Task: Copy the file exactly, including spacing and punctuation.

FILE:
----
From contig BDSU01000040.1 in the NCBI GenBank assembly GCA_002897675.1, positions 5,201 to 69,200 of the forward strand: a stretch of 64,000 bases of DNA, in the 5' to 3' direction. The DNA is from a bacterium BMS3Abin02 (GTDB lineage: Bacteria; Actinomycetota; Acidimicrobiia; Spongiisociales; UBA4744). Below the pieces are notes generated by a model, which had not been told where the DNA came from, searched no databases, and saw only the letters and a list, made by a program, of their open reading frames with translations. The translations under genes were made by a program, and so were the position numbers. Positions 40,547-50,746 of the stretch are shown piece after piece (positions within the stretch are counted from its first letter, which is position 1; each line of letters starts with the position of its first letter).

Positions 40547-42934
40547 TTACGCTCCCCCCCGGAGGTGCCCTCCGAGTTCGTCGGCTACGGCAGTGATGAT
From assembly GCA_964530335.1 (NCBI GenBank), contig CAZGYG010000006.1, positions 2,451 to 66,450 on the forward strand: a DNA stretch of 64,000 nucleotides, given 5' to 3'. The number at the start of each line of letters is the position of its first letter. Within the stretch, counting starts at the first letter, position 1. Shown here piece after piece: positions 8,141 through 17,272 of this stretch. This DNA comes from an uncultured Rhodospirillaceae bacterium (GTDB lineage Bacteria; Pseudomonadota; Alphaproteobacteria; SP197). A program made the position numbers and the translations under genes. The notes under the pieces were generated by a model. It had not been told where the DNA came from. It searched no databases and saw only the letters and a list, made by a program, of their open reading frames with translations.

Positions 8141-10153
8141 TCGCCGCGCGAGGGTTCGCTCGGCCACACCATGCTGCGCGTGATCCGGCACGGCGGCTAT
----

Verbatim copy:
From contig BDSU01000040.1 in the NCBI GenBank assembly GCA_002897675.1, positions 5,201 to 69,200 of the forward strand: a stretch of 64,000 bases of DNA, in the 5' to 3' direction. The DNA is from a bacterium BMS3Abin02 (GTDB lineage: Bacteria; Actinomycetota; Acidimicrobiia; Spongiisociales; UBA4744). Below the pieces are notes generated by a model, which had not been told where the DNA came from, searched no databases, and saw only the letters and a list, made by a program, of their open reading frames with translations. The translations under genes were made by a program, and so were the position numbers. Positions 40,547-50,746 of the stretch are shown piece after piece (positions within the stretch are counted from its first letter, which is position 1; each line of letters starts with the position of its first letter).

Positions 40547-42934
40547 TTACGCTCCCCCCCGGAGGTGCCCTCCGAGTTCGTCGGCTACGGCAGTGATGAT
From assembly GCA_964530335.1 (NCBI GenBank), contig CAZGYG010000006.1, positions 2,451 to 66,450 on the forward strand: a DNA stretch of 64,000 nucleotides, given 5' to 3'. The number at the start of each line of letters is the position of its first letter. Within the stretch, counting starts at the first letter, position 1. Shown here piece after piece: positions 8,141 through 17,272 of this stretch. This DNA comes from an uncultured Rhodospirillaceae bacterium (GTDB lineage Bacteria; Pseudomonadota; Alphaproteobacteria; SP197). A program made the position numbers and the translations under genes. The notes under the pieces were generated by a model. It had not been told where the DNA came from. It searched no databases and saw only the letters and a list, made by a program, of their open reading frames with translations.

Positions 8141-10153
8141 TCGCCGCGCGAGGGTTCGCTCGGCCACACCATGCTGCGCGTGATCCGGCACGGCGGCTAT